Human Nature

 
Laura Clifford 
Robin Clifford 
Lila's (Patricia Arquette, "Little Nicky") excessive hair growth drove her to live in the wild, but her sexual urges drive her back to civilization where an electrolysist (Rosie Perez, "Riding in Cars with Boys") fixes her up with repressed behavioral scientist Nathan Bronfman (Tim Robbins, "Cradle Will Rock") in "Being John Malkovich" scribe Charlie Kaufman's "Human Nature."

'Sex-appeal is the keynote of our whole civilization.' - Henri Bergson

Laura:
If Kaufman kept Cameron Diaz a prisoner in a cage with her ape, in his latest, he'd have them mate.  "Human Nature" explores the idea that everything is driven by sex and human's routinely transform themselves into something they are not in order to get it.

Nathan Bronfman is clearly the product of his starched, hen-pecked dad (Robert Forster, "Diamond Men") and his straight-laced, disciplinary mother (Mary Kay Place, "Citizen Ruth"), who commonly sends her son to bed without supper for his lapses in dining etiquette.  The adult Nathan is obsessed with teaching table manners to mice via shock therapy.

While he can't resist criticizing Lila for not using her salad fork, he does enjoy sex with her and falls in love.  One day as they're out hiking, they come across a feral man (Rhys Ifans, "Notting Hill").  Against her instincts, Lila assists Nathan in 'civilizing' the beast, named Puff by Nathan's French patootie lab assistant Gabriella (Miranda Otto, "What Lies Beneath").  But it's not until Puff witnesses Nathan's seduction at the hands of the duplicitous Gabriella that he decides to cooperate, as he 'wants himself some of that.'

Making his feature directorial debut, French music video director Michel Gondry (Bjork's "Human Behavior") gives his film plenty of visual flair, but never finds the right note to allow this comedy to take flight. Individual scenes work and Kaufman's words are funny, but only Ifans finds the right pitch to play in.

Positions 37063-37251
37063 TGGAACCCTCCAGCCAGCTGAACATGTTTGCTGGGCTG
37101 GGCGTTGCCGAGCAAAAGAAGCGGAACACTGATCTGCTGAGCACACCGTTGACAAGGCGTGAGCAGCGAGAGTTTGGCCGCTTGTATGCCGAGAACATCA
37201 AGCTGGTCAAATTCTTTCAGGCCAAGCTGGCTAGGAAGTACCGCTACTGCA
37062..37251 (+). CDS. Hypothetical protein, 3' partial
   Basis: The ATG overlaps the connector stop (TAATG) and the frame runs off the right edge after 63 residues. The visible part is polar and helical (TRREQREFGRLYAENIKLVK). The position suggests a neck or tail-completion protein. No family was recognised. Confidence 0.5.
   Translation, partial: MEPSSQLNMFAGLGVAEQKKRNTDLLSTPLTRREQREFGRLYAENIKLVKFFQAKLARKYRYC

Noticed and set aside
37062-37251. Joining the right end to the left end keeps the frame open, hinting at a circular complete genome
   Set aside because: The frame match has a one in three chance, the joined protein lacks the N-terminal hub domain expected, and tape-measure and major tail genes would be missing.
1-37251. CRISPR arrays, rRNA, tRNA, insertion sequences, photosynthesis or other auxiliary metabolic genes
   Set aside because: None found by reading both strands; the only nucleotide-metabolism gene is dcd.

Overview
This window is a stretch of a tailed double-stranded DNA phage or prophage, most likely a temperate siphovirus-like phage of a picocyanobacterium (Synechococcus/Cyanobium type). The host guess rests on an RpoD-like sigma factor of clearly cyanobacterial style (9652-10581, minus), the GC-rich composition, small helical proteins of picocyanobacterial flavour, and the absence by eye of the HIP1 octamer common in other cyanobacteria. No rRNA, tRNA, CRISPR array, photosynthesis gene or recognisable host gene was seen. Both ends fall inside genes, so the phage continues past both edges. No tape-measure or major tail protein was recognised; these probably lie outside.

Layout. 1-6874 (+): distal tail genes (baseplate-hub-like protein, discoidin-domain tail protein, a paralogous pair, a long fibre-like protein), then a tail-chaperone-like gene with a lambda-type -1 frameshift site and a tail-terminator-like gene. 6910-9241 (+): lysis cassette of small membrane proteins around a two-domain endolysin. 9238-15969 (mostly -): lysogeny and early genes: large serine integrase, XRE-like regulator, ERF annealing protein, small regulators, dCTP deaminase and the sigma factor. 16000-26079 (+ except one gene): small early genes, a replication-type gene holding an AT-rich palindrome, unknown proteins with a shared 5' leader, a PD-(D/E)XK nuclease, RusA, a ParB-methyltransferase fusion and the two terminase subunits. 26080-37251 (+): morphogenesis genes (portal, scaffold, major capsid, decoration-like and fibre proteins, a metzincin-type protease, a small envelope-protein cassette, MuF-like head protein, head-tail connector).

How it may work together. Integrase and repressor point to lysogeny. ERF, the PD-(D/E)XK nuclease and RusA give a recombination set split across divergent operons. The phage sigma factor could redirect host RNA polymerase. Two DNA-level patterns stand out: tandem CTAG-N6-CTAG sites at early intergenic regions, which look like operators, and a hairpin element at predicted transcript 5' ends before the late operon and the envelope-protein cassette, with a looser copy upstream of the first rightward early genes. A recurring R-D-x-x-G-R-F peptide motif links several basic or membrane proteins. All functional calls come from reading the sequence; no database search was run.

Arquette makes her predicament affecting, but Lila's a bit too earnest. She's best in a hilarious musical number where she walks along a backscreen projection of forest while rhyming diabolical with follicle.  She plays a good percentage of the film naked but for some extra body hair and it's refreshing to see an actress who's not emaciated bare a beautiful body. Robbins seems to be recycling a performance from another film and doesn't make Nathan interesting enough to warrant the attentions of two attractive women.  He's most amusing missing the completely obvious in the office of his psychiatrist.  We're given Nathan's version of events from the post-death purgatory he's trapped in - a completely white copy of his mother's dining room.  Ifans is hilariously droll as Bronfman's Eliza Doolittle, sitting in his Lucite lab learning how to use opera glasses or out in a restaurant getting electric shocks for dry-humping the waitress.  Speaking before a congressional committee, Puff states 'in retrospect, I'd have to say I was a pygmy chimp' before perfectly adjusting his profile to match the chimp's picture.

Otto plays the most inexplicable character, although Gabriella is a complete concoction designed to lure the opposite sex, ironically portraying the most radical example of the film's theme.  Rosie Perez is delightfully warm and supportive as Louise and makes a beaut of a feminist stance at film's end, along with her midget boyfriend.

Technically, the film is very inventive, with director Gondry mining his music vid experience to create a fantastical environment for his unusual characters.  "Human Nature" boasts the best blend of live and animatronic mice since "Babe."  But "Human Nature" just never takes wing and to flies to the giddy heights it needed, instead remaining earthbound in obvious notions.

C+

Robin:
Robin did not see this film.

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